I also did not get - again, my limited English - who was knocking at the doors of the Stone's Throw/Five Points at nights... Was it Osaron? And mr. Tuttle was able to repell him from possessing him by... burning sage?! Also what happened to George IV in there (p627). Did the voices get him? But... what voices could these possibly have been? Osaron had already been defeated long ago!
Unpopular opinion: I don't ship Kell and Lila. That girl didn't convince me
that she is capable of forming any healthy human relationship or that she can love anyone except her freedom, her "pirate" adventures and those ridiculous daggers she keeps on her!
But enough complaints! I really loved this book and feel rather a flop myself when I realize the author was 28 when she wrote it! Whaaat?... :)
, Shades of Magic!
(last edited Jul 11, 2017 10:29PM)
Jul 11, 2017 10:28PM
Dimitris wrote: "Finished it! I don't know why but I kept reading how everyone had tears coming to the end of this Trilogy. I did not, and I cry pretty easily. ;)
I'll agree with everything Jay wrote. A beautiful,..."
Right? Idk why people cried, I mean it was sad... but not as sad as it could have been.
I'm really hoping for a spin off series!
I definitely agree with your thoughts about Rhy. I really do like him as a character, but like you said, he did read like an American teen celebrity. I could see him maybe growing into the shoes of a king, but there was only a few instances where I saw his more noble and mature choices. The scene you mentioned, with him dressed in his armour, walking through the snow all night was such a fantastic scene.
I did enjoy the world building a lot as well! (You need to read Lord of the Rings!!)
Cora's betrayal did feel childish, and I believe this could have been what Schwab wanted, but I definitely think it needed more. It could have even been a longer sub plot, stretching throughout the novel, but the way it was delivered it just ended up feeling rushed. Hahaha yes, it's too bad Rhy wasn't the one to execute Cora. I Agree, it does feel like Schwab works too hard at trying not to offend over-sensitive people (a problem I see with many new YA authors).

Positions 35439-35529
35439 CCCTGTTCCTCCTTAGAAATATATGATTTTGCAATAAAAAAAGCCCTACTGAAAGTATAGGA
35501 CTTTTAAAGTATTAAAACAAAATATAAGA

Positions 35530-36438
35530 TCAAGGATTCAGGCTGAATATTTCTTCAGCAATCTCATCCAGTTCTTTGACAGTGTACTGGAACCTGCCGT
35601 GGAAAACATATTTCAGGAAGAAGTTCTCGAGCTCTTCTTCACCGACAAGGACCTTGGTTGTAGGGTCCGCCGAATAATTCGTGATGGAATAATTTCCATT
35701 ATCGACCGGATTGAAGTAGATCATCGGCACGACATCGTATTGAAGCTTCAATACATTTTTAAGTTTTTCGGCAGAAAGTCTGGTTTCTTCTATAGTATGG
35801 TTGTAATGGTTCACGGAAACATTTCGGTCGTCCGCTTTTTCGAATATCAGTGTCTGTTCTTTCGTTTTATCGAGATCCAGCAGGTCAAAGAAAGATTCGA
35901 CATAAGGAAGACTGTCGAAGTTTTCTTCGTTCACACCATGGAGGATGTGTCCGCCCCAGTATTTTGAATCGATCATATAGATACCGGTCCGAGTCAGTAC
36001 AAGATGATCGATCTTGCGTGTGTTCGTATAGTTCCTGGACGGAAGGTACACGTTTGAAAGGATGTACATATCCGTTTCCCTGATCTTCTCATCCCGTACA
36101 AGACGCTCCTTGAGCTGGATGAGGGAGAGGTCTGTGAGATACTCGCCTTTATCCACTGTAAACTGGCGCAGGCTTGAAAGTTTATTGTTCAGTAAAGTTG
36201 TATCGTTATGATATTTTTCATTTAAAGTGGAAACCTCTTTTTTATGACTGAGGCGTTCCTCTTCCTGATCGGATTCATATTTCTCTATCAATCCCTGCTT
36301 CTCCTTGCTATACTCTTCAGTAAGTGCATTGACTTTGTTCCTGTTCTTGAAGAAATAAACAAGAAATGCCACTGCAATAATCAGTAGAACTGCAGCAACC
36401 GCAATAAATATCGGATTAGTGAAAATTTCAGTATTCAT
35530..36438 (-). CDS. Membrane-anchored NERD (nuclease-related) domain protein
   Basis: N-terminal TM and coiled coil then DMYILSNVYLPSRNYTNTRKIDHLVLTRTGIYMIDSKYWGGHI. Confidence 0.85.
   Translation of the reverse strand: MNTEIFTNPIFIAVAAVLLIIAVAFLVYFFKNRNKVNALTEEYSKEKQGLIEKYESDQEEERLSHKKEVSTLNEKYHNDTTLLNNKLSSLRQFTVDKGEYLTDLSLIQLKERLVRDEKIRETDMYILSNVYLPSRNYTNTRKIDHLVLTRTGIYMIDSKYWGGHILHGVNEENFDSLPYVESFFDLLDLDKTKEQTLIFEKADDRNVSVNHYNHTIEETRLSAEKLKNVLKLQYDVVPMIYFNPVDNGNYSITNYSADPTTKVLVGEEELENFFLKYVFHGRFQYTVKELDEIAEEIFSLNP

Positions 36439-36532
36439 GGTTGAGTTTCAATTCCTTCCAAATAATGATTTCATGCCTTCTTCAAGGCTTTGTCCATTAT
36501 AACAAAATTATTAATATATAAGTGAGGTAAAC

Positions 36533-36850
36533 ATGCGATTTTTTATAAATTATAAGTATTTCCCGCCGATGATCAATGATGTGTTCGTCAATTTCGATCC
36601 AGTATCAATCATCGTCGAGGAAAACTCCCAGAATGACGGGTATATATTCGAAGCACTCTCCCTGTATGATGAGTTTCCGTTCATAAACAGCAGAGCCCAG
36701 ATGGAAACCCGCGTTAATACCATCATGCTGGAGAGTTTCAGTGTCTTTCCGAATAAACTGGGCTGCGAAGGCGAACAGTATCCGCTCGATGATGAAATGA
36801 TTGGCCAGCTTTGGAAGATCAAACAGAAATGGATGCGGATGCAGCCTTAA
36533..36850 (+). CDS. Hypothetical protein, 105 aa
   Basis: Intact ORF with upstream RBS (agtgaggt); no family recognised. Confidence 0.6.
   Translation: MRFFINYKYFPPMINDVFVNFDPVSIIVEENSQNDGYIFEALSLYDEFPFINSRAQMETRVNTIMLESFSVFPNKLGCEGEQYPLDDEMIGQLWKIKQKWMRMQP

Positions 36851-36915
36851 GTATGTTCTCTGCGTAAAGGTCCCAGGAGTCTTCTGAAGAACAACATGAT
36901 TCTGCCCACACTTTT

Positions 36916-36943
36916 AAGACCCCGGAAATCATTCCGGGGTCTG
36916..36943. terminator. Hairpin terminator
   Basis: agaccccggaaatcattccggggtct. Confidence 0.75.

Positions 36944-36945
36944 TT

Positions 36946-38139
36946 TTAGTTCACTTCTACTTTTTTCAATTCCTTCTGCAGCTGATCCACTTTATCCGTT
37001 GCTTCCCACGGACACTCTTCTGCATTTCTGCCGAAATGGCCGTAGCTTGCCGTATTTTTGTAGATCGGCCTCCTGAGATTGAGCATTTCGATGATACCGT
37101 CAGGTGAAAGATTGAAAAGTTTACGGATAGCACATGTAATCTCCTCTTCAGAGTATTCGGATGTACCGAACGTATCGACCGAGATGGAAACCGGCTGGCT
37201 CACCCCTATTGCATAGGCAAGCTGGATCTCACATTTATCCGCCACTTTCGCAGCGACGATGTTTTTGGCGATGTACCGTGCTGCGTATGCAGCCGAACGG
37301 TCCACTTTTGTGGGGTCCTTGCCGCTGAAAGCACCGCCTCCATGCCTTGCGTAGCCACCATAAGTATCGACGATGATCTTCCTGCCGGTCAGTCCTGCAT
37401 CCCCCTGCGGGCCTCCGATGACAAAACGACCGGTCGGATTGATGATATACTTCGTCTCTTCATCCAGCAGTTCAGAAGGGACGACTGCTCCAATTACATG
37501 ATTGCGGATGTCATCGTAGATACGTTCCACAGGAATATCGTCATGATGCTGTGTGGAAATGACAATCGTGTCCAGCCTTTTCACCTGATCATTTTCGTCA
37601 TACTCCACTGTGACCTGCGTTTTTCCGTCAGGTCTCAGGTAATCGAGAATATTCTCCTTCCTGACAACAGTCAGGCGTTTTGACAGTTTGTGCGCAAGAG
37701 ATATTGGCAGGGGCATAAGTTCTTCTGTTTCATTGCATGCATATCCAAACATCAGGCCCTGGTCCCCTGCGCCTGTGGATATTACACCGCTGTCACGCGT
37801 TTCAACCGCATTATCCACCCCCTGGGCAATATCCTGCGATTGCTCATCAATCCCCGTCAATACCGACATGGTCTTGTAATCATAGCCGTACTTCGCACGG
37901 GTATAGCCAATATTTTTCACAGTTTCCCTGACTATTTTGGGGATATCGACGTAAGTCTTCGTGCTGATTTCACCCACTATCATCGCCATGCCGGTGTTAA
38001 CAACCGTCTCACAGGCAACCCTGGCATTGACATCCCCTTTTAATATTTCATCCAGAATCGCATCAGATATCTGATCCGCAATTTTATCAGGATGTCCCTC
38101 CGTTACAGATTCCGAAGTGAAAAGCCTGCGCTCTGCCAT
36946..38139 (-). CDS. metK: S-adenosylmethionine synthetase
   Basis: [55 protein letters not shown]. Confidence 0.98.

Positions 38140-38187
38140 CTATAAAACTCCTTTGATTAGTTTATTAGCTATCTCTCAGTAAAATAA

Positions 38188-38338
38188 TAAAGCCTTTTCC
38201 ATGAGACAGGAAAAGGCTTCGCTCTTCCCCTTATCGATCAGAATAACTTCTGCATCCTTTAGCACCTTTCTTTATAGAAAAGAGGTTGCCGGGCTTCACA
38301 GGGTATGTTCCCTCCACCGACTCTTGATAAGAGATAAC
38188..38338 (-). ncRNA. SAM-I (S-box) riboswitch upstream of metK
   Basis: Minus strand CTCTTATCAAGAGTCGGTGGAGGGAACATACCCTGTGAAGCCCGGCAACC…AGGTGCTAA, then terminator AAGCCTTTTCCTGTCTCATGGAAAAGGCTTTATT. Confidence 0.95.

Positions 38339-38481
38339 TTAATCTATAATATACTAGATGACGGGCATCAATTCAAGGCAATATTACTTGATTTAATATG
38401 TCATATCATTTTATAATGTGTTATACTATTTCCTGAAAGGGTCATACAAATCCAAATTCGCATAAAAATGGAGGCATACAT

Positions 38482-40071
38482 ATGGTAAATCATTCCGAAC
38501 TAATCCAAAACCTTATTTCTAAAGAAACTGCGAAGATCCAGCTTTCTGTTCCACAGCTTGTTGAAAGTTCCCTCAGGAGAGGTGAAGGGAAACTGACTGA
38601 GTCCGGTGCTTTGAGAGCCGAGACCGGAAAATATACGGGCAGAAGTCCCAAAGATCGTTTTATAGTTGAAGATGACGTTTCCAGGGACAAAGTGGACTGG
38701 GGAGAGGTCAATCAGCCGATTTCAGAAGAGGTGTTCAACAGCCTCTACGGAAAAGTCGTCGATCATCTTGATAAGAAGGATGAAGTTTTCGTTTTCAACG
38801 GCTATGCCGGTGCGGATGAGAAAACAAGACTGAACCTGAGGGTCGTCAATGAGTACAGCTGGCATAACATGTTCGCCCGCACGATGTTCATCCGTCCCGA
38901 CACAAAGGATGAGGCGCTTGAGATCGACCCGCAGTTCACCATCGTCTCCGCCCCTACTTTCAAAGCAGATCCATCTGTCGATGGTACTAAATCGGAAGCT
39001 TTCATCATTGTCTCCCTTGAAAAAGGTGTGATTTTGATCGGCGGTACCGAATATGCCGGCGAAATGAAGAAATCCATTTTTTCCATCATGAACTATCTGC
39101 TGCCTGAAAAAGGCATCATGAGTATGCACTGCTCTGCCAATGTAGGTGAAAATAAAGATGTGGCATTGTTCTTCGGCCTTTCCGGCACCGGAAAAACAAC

YES! I was also
disappointed the four London's didn't come together! And I was really expecting for a revival of Black London tbh. Or maybe just some more info on it. Same with a lot of the characters pasts, it feels like the reader needs more then what we got.
On that note, was i the only one that felt positive that the woman who sold Lila her mask and jacket was Kell's mom? I mean, she seemed so interested in Kell and Lila's relationship....
However, this was never confirmed :( the store lady died and there was nothing more said about her....
I believe it was Osaron knocking on the door at Five Points, as the taverns all seem to be connected to the parallel London's. This means the tavern in Red London would still be connected to Grey London, even though Red London was infected by Osaron. So I think Osaron's power was seeping in from the tavern in Red London to the one in Grey.
I don't think burning the sage actually made Osaron go away XD This was just some Pagan ritual that Tuttle thought would work, since he is so new to magic. I think the only reason Osaron left, was because at that time he was defeated in Red London. At least I think that's the case
It was weird for me, I
to ship Kell and Lila... but their relationship ended up feeling kinda forced and unnecessary. It just never felt like a real relationship.
But I agree, I loved this book as well and enjoyed it a lot! It's always good to look at books critically and make some complaints though! I think this is an important aspect of reading every book, as it helps you learn as a writer what works and what doesn't (even if the book is really good).
Wow :O I hope by the time I'm 28 I will have a book out as good as this one!